Last updated on 27th March 2012
I'm a member of three different groups, all of which meet occasionally in the evening. Since two of the groups only get together about every six weeks, it's unusual for all three group meetings to occur in the same seven days. In fact I can't remember it happening before. It's happening this week though - hence the trigger for this blog post "Different kinds of group, different kinds of friendship".
The group that meets pretty much every week is probably the most straightforward. We've been getting together for many years to play badminton for a couple of hours. It's great. I hugely enjoy it. It's warm too - we're friendly and we joke a lot. We encourage each other and we're very competitive as well. However with most of these guys, I hardly meet them except to play badminton. I could tell you very little about how their lives are going, or about how they're usually feeling.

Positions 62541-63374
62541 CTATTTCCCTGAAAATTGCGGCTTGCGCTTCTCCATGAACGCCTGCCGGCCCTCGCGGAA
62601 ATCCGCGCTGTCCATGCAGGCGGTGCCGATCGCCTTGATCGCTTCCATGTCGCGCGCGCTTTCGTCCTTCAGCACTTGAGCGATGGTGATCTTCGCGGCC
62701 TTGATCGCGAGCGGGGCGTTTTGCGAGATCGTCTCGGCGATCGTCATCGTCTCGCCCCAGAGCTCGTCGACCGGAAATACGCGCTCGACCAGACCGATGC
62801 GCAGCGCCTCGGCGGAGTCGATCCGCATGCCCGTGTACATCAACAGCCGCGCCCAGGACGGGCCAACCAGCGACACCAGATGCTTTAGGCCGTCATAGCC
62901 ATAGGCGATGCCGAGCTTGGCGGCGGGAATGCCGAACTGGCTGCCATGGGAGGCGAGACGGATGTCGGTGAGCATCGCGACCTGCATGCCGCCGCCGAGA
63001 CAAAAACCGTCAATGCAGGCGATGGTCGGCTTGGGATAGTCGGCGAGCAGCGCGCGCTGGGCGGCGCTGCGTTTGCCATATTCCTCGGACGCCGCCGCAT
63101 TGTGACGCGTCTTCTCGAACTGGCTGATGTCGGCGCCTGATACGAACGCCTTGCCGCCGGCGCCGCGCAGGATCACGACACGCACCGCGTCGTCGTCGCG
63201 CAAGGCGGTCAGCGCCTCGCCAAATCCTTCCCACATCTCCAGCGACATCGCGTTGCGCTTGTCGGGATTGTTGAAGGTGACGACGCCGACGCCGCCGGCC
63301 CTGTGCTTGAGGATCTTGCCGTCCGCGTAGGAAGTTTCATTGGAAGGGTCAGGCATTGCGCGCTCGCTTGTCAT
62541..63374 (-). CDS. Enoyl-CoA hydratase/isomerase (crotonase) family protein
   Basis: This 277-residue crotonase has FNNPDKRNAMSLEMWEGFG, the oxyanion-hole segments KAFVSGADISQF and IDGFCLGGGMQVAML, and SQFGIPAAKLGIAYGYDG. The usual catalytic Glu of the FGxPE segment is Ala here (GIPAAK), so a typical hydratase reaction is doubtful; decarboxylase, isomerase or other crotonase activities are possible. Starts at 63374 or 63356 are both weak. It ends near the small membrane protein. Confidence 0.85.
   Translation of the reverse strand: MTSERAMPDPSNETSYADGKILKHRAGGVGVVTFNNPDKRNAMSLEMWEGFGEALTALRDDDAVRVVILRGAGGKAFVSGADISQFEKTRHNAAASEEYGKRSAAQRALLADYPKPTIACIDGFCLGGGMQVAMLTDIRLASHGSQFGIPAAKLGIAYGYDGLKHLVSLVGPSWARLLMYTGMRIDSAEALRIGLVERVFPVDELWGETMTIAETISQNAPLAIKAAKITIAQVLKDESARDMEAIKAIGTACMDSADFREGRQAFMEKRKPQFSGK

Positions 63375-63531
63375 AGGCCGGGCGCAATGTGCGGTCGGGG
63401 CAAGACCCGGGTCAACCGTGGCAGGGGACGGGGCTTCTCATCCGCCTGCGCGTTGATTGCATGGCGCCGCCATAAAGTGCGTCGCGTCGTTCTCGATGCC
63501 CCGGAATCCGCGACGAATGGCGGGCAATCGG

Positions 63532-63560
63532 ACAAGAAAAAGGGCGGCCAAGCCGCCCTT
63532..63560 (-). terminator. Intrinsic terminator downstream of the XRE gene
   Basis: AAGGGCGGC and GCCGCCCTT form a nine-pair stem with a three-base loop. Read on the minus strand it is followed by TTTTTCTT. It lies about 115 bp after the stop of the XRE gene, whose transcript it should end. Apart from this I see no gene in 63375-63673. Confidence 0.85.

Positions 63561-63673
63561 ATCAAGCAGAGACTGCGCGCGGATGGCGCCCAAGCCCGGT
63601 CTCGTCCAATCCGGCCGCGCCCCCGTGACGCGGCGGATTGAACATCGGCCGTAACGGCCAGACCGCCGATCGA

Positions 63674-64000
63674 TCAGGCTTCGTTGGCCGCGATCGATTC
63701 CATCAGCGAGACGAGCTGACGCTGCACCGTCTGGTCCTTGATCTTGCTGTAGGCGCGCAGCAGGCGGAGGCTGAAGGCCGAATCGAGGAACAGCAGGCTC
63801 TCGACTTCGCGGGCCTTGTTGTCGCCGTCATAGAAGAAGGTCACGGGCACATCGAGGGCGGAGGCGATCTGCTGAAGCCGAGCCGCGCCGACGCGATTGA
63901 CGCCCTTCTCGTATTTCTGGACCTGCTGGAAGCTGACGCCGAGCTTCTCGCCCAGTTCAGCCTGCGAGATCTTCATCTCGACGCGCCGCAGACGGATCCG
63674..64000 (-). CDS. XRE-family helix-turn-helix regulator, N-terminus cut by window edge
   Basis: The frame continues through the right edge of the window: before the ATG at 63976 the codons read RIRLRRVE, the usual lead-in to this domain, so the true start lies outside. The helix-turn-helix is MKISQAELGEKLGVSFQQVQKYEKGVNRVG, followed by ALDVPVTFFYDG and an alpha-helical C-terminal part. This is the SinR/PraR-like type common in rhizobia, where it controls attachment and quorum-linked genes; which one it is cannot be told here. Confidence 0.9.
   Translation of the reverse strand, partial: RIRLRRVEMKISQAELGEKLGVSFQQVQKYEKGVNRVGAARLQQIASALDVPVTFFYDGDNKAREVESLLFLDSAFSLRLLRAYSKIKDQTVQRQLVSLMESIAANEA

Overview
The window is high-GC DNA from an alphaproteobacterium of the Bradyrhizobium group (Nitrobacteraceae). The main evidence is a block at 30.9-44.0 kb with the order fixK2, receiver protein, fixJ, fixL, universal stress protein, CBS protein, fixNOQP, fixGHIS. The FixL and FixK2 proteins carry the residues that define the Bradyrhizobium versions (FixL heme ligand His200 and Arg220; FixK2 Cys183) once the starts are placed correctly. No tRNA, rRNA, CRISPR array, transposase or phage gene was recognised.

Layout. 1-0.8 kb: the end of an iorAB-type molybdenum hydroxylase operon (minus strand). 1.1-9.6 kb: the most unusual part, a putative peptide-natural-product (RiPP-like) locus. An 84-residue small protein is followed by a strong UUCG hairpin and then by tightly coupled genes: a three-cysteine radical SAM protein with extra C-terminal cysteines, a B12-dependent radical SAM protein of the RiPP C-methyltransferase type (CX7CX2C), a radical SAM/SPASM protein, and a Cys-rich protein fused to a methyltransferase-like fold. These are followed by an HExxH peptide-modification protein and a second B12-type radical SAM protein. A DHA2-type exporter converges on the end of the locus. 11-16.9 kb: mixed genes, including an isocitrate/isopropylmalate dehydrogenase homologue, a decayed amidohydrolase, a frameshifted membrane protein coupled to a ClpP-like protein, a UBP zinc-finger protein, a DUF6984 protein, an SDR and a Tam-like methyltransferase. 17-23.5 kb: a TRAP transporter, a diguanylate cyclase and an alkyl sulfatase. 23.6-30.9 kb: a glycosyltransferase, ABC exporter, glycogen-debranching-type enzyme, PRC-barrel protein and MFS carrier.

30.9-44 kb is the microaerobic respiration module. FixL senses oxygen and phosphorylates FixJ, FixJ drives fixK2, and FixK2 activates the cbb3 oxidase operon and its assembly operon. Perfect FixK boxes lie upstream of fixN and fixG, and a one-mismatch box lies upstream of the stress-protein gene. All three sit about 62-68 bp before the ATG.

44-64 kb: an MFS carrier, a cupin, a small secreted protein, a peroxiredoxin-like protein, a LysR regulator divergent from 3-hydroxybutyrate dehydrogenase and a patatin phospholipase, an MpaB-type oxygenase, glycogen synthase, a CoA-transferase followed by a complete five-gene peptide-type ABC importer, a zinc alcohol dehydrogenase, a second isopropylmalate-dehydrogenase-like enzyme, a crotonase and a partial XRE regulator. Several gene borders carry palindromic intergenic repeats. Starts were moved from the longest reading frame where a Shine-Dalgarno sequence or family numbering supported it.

In a previous blog post "Relationships, self-esteem and health" I've mentioned Sheldon Cohen's fine work. Cohen has convincingly proposed that social intimacy, social integration, and social conflict all make independent contributions to our health and wellbeing - we want higher scores for intimacy and integration and (usually) lower scores for conflict. I've put together a simple three item questionnaire - the "Personal community activities scale" to get some idea of how people are doing in these areas. It's not hard science, but it's a pretty good rough & ready assessment tool (for fuller assessment methods see the "Relationships in general" page). The second question looks at "social integration" stating "For wellbeing, most people ... appreciate sharing activities, interests & having fun with others (for example, eating together, working on a project, going out to theatres, films & concerts, walking, sport, learning, creativity, voluntary work, having a drink, coffee or tea, etc) - have you had enough of this shared activity time in your life?" The question asks for an estimate on a 0 (none) to 100 (perfect for me) scale how the last week (or other agreed time period) has been for these "social integration" shared activities. Playing badminton hits this spots very well.